A good life is possible in Uganda

A good life is possible in Uganda

About 5,000 people (600 families) in Rubirizi District, in Mbarara Diocese, Uganda, have seen a complete change in their quality of life, with the implementation of the knowledge gained thanks to a comprehensive training project aimed at people living in rural areas.

The FALIP (Farmer Livelihood Improvement Project), funded by Manos Unidas and implemented by Caritas, has been instrumental in 4800 people improving their quality life by achieving food security and increasing their income. Now, three years into the project, these families have a special place Great nutritional stability, better access to food and a more diverse diet.

Diseases associated with lack of hygiene Reduced by 95% in adults and children. The means of generating income were diversified and increased in number for 90% of families, making it easier for these families to pay school fees for their children, purchase necessary materials, improve the structures of their homes, and acquire new homes. and livestock, among other assets.

Women beneficiaries of the project in Uganda. | Photo: NGO Manos Unidas/Nicoleta de Mattis.

With this intervention, fifteen savings and loan groups were formed that were able to save the equivalent of about 65 thousand euros over three years, so that many loans were obtained to invest in multiple initiatives, such as starting a small business project, expanding agricultural production, and acquisitions. For animals such as birds, goats and pigs. After learning the rules and mechanisms, it is the groups themselves that manage and guard the money in the fund, keeping meticulous monitoring records.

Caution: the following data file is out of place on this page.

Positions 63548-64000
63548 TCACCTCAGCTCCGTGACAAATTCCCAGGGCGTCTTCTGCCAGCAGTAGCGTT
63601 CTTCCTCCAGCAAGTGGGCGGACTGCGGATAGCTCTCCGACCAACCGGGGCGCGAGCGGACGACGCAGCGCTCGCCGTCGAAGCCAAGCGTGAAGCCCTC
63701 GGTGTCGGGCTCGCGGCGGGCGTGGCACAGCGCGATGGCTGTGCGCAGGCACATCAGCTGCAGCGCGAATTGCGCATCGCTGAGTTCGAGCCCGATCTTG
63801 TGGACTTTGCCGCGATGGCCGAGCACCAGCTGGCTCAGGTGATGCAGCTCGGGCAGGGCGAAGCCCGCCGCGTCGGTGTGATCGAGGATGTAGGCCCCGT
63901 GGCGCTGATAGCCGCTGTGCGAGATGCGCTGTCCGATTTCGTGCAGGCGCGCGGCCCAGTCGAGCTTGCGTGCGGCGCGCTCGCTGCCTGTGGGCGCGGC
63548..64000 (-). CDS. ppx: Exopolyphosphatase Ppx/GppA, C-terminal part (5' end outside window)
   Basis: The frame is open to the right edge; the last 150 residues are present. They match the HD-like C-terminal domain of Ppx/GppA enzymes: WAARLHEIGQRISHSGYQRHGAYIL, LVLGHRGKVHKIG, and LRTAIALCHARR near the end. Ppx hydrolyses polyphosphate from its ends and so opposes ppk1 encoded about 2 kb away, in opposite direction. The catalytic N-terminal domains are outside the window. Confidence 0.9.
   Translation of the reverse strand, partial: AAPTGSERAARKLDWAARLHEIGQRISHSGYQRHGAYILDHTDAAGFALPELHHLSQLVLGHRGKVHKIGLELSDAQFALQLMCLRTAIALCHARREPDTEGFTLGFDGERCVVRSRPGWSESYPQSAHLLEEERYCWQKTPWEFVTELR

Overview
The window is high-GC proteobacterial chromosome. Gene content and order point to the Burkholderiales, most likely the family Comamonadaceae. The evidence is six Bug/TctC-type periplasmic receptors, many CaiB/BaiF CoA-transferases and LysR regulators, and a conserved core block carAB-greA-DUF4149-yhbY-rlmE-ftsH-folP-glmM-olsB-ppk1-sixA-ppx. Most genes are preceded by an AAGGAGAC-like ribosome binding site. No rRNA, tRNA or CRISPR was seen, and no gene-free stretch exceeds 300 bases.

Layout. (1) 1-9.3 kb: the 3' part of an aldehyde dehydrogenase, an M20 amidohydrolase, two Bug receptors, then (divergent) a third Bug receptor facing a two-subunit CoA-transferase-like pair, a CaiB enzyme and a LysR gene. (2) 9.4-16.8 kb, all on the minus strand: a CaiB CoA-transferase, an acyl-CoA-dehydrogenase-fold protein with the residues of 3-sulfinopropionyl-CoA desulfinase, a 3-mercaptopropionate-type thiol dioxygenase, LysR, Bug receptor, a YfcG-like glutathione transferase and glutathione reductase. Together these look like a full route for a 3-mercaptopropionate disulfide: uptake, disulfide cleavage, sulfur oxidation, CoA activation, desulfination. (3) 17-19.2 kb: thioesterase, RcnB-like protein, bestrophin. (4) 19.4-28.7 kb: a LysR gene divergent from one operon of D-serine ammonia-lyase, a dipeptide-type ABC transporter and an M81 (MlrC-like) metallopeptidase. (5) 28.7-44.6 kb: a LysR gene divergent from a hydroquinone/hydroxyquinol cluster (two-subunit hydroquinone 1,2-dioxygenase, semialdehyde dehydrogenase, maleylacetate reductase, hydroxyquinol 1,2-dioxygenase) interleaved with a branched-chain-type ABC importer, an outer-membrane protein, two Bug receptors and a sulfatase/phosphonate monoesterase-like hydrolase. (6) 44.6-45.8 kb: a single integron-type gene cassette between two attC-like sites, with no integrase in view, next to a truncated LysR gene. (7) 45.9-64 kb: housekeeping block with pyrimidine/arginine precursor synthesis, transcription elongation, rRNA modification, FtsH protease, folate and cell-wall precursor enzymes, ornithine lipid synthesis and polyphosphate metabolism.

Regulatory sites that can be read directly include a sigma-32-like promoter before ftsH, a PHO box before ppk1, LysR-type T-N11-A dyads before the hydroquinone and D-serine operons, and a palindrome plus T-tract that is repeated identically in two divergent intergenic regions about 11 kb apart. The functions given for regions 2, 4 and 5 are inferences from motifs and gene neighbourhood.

The money contributed to the mutual fund is made possible by profits derived from the sale of products. These 15 groups – one for each village – have a total of 402 members (255 women and 147 men), It contributed significantly to the economic empowerment of women.

Training and technical knowledge

Project beneficiaries in Uganda.  Photo: Manos Unidas/Nicoleta Mathis
Project beneficiaries in Uganda. Photo: Manos Unidas NGO/Nicoleta Mathis.

Family gardens have also achieved great success, as they have diversified Production and consumption. These small gardens provided a healthier and more varied diet for every family. They also contributed to family savings, beautification of homes and the environment.

Due to indiscriminate felling of trees and poor agricultural practices, technical knowledge was provided on how to avoid soil degradation while improving the sustainability of land productivity to sustain future crops and provide better habitats for animals.

Structures and ditches were built to collect and retain water and to prevent soil erosion in certain areas. The ditches were used to grow fodder, which was used as food for the animals, in addition to preventing erosion.

On the health front, diseases resulting from lack of hygiene have decreased significantly, as have cases of diarrhea and typhoid fever in children, and other diseases, in both adults and children, due to malnutrition.

From a social point of view, the knowledge gained has facilitated and promoted greater equality among family members. For example, in dividing household tasks between men and women.

Project savings groups in Uganda.  Photo: Manos Unidas NGO/Nicoleta Mathis
Project savings groups in Uganda. | Photo: Manos Unidas NGO/Nicoleta Mathis.

In any case, the sustainability of the project is beyond doubt: they were not given the fish, they were taught to fish… And now, thanks to the knowledge gained in these three years of learning and greater self-esteem, they have been able to achieve it. Able to move forward on their own.

The article was originally published in issue 222 of the official magazine Manos Unidas.
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